US averts government shutdown one day before deadline

A costly government shutdown was averted at midnight

Current government spending was set to expire at midnight on Friday. AFP

The US Congress approved a stopgap funding bill Thursday in a rare show of cross-party unity to keep federal agencies running into 2022 and averted a costly holiday season government shutdown.

With the clock ticking down to the 11:59pm deadline on Friday, the Senate voted by 69 to 28 to keep the lights on until February 18 with a resolution that had already advanced from the House.

The “continuing resolution” avoids millions of public workers being sent home unpaid with Christmas approaching, causing parks, museums and other federal properties and services to close.

“I am glad that, in the end, cooler heads prevailed — the government will stay open,” Senate Majority Leader Chuck Schumer said.

“And I thank the members of this chamber for walking us back from the brink of an avoidable, needless and costly shutdown.”

A small group of hardline Republicans threatened to tank the measure due to objections over federal vaccine and testing mandates.

But Democrats agreed to allow a straight majority vote on defunding President Joe Biden's vaccine-or-testing mandate for large companies, which promptly failed as expected.

The right-wing Republican group, led by Utah's senior senator, Mike Lee, argued that the mandate is an assault on personal liberty.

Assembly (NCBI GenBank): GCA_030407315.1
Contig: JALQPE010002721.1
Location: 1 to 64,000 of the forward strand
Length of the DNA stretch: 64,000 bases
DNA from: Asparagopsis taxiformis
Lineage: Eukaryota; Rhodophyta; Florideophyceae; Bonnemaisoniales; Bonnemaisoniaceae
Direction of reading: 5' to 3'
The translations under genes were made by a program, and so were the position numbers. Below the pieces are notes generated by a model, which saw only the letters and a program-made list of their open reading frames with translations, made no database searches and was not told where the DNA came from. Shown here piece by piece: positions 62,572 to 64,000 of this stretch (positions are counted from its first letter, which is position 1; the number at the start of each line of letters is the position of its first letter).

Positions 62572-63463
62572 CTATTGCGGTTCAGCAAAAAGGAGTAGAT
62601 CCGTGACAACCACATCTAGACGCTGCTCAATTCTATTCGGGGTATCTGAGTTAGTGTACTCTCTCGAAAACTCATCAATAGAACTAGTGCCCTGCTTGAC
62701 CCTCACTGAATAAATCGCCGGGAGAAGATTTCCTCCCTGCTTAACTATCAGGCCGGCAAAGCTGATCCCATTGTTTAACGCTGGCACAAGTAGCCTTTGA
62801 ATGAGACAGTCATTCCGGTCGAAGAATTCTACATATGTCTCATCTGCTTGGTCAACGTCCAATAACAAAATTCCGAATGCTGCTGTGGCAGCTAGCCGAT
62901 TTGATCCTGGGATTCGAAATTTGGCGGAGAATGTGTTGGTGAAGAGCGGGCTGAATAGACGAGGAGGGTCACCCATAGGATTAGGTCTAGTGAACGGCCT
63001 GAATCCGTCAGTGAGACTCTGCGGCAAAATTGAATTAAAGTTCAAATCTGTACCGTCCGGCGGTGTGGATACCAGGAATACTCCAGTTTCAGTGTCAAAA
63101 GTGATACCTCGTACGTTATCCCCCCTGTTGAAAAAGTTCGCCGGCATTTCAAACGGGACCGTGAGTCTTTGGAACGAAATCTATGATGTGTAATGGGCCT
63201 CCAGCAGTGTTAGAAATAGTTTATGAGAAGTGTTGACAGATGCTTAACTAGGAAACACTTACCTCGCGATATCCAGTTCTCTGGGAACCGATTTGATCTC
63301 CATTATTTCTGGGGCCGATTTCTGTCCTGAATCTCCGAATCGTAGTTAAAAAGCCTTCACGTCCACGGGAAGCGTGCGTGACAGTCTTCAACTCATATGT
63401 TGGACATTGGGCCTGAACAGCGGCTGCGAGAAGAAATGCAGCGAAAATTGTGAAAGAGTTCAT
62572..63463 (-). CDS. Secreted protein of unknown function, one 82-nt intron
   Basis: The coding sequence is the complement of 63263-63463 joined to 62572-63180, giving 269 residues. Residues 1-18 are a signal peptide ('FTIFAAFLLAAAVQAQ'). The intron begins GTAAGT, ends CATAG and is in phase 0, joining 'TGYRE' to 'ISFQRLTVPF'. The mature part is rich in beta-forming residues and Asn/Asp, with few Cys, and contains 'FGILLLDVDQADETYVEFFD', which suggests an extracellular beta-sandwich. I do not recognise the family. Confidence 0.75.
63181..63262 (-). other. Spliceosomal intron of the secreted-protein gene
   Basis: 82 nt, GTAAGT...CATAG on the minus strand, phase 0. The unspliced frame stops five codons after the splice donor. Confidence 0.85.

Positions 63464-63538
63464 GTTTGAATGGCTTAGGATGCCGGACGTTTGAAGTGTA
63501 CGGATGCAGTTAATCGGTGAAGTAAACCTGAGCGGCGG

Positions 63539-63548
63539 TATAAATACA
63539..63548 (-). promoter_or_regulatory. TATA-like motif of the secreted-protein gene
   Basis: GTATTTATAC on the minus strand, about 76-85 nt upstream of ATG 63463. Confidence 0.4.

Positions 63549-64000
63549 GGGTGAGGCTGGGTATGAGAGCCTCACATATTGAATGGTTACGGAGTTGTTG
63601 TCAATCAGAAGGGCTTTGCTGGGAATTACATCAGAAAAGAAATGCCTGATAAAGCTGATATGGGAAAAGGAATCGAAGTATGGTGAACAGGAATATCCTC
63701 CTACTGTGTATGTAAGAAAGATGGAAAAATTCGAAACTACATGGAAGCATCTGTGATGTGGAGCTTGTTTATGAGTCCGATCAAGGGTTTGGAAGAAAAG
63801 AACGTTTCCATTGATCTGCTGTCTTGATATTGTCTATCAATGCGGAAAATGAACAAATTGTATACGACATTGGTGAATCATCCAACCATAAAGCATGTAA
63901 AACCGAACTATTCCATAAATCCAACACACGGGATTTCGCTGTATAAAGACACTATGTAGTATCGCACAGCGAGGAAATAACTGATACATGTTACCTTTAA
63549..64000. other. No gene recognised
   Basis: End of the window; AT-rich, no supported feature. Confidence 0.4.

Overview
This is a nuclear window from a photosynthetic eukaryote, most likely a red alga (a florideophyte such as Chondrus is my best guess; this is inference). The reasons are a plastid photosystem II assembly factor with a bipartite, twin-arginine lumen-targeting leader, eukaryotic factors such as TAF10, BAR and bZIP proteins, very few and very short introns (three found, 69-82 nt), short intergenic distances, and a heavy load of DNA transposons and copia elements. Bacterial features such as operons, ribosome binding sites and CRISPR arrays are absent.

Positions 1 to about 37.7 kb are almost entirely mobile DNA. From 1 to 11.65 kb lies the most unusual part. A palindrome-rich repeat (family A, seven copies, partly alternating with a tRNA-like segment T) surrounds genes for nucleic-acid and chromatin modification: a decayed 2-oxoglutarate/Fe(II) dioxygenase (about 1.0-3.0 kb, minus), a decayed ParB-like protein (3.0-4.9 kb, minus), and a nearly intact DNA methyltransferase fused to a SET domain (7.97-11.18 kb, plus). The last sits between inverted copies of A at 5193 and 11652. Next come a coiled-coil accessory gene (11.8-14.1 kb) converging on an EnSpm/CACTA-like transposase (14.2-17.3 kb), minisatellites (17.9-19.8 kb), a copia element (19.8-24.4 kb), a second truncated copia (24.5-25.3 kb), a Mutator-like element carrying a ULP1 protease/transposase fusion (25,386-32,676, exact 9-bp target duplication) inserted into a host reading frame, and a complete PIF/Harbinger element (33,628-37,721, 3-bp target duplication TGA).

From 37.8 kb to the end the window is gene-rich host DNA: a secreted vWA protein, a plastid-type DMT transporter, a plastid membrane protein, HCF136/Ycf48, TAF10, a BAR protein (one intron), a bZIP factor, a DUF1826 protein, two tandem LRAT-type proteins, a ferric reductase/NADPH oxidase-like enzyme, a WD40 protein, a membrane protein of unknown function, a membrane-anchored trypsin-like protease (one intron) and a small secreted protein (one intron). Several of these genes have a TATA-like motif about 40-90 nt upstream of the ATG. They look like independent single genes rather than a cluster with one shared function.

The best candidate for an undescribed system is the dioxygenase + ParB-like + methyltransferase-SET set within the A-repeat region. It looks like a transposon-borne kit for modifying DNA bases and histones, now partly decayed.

Before the vote in the Senate, the US House of Representatives on Thursday passed the funding bill to keep the government operating.

Despite support for the stopgap from most Republican senators, a cluster led by Kansas Republican Roger Marshall, demanded a vote on an amendment that would block funding for the Covid-19 private-sector workplace mandates imposed by the Biden administration.

“We don’t want an economic shutdown,” Mr Marshall claimed on Thursday. “An unconstitutional federal vaccine mandate is going to lead to an economic shutdown.”

“I don’t think shutting down the government over that issue is going to get an outcome,” Senate Minority Leader Mitch McConnell said about the vaccine mandate on Fox News on Thursday. “It would only create chaos and uncertainty.”

Mike Lee, a senator from Utah, walks to the Senate floor after threatening to force a government shutdown to block President Biden's vaccine mandate. EPA

He pointed to other ways the Biden administration could be forced to abandon its Occupational Safety and Health Administration vaccine mandate, including a Senate vote as early as next week overturning it.

Mr McConnell later answered a question by CNN about his confidence in averting a shutdown: “We're not going to do that.”

Some House Republicans, including Marjorie Taylor Greene of Georgia, called on the party to shut down the government to prevent enforcement of the federal vaccine requirement.

“We’re not going to go for their anti-vaxxing,” Speaker Nancy Pelosi said. “If you think that’s how we’re going to keep government open, forget that.”

Updated: December 3rd 2021, 3:20 PM